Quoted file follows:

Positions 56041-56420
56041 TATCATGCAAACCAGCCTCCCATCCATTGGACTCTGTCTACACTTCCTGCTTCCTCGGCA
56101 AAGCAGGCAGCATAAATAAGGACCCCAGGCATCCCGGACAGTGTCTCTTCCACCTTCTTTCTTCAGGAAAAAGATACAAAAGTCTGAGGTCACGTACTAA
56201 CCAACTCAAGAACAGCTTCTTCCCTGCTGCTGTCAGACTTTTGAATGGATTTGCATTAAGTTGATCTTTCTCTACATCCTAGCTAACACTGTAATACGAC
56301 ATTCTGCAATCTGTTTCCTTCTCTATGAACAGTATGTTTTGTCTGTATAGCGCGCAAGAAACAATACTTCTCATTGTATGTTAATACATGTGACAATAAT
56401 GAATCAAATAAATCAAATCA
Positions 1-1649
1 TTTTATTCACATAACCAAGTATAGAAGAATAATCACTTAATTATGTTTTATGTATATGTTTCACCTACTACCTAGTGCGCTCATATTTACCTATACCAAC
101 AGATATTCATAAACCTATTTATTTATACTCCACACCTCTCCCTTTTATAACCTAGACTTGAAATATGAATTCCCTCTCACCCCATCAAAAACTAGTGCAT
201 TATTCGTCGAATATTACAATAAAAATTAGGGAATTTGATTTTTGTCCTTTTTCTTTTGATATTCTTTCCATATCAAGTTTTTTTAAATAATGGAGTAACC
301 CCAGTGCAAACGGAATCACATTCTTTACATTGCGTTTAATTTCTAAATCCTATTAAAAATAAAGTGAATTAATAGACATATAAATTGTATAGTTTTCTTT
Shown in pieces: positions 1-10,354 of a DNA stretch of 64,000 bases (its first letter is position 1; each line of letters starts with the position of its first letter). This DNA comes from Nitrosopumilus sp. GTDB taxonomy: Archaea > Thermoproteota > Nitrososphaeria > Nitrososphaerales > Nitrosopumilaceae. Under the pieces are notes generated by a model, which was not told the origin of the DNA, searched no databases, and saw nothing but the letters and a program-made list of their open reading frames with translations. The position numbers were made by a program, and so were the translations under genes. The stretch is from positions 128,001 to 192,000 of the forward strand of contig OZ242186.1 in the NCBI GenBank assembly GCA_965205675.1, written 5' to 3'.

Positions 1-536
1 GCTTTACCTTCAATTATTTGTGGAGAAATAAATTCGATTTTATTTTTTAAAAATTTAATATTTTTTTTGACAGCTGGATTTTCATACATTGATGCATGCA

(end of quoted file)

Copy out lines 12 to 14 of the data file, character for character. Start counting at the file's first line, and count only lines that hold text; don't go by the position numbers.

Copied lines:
Shown in pieces: positions 1-10,354 of a DNA stretch of 64,000 bases (its first letter is position 1; each line of letters starts with the position of its first letter). This DNA comes from Nitrosopumilus sp. GTDB taxonomy: Archaea > Thermoproteota > Nitrososphaeria > Nitrososphaerales > Nitrosopumilaceae. Under the pieces are notes generated by a model, which was not told the origin of the DNA, searched no databases, and saw nothing but the letters and a program-made list of their open reading frames with translations. The position numbers were made by a program, and so were the translations under genes. The stretch is from positions 128,001 to 192,000 of the forward strand of contig OZ242186.1 in the NCBI GenBank assembly GCA_965205675.1, written 5' to 3'.

Positions 1-536
1 GCTTTACCTTCAATTATTTGTGGAGAAATAAATTCGATTTTATTTTTTAAAAATTTAATATTTTTTTTGACAGCTGGATTTTCATACATTGATGCATGCA